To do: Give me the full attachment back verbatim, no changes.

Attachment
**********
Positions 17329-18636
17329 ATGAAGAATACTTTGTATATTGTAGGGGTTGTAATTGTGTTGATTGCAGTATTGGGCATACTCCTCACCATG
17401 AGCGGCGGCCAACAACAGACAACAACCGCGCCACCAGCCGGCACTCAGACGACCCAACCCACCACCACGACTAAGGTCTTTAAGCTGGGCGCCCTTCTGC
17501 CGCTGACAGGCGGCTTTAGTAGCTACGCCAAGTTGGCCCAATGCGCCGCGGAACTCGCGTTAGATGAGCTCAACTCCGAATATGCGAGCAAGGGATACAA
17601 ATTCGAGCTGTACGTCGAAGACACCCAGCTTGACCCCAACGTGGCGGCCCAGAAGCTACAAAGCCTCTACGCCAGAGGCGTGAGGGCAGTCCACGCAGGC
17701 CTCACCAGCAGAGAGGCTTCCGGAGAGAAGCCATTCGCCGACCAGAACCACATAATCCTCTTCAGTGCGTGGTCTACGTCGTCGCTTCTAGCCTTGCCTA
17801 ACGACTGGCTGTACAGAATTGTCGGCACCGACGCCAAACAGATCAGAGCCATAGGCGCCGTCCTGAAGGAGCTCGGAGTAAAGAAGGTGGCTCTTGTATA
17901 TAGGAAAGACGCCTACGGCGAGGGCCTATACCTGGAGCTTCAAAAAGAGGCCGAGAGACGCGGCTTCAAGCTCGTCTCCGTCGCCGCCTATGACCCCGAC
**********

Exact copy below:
Positions 17329-18636
17329 ATGAAGAATACTTTGTATATTGTAGGGGTTGTAATTGTGTTGATTGCAGTATTGGGCATACTCCTCACCATG
17401 AGCGGCGGCCAACAACAGACAACAACCGCGCCACCAGCCGGCACTCAGACGACCCAACCCACCACCACGACTAAGGTCTTTAAGCTGGGCGCCCTTCTGC
17501 CGCTGACAGGCGGCTTTAGTAGCTACGCCAAGTTGGCCCAATGCGCCGCGGAACTCGCGTTAGATGAGCTCAACTCCGAATATGCGAGCAAGGGATACAA
17601 ATTCGAGCTGTACGTCGAAGACACCCAGCTTGACCCCAACGTGGCGGCCCAGAAGCTACAAAGCCTCTACGCCAGAGGCGTGAGGGCAGTCCACGCAGGC
17701 CTCACCAGCAGAGAGGCTTCCGGAGAGAAGCCATTCGCCGACCAGAACCACATAATCCTCTTCAGTGCGTGGTCTACGTCGTCGCTTCTAGCCTTGCCTA
17801 ACGACTGGCTGTACAGAATTGTCGGCACCGACGCCAAACAGATCAGAGCCATAGGCGCCGTCCTGAAGGAGCTCGGAGTAAAGAAGGTGGCTCTTGTATA
17901 TAGGAAAGACGCCTACGGCGAGGGCCTATACCTGGAGCTTCAAAAAGAGGCCGAGAGACGCGGCTTCAAGCTCGTCTCCGTCGCCGCCTATGACCCCGAC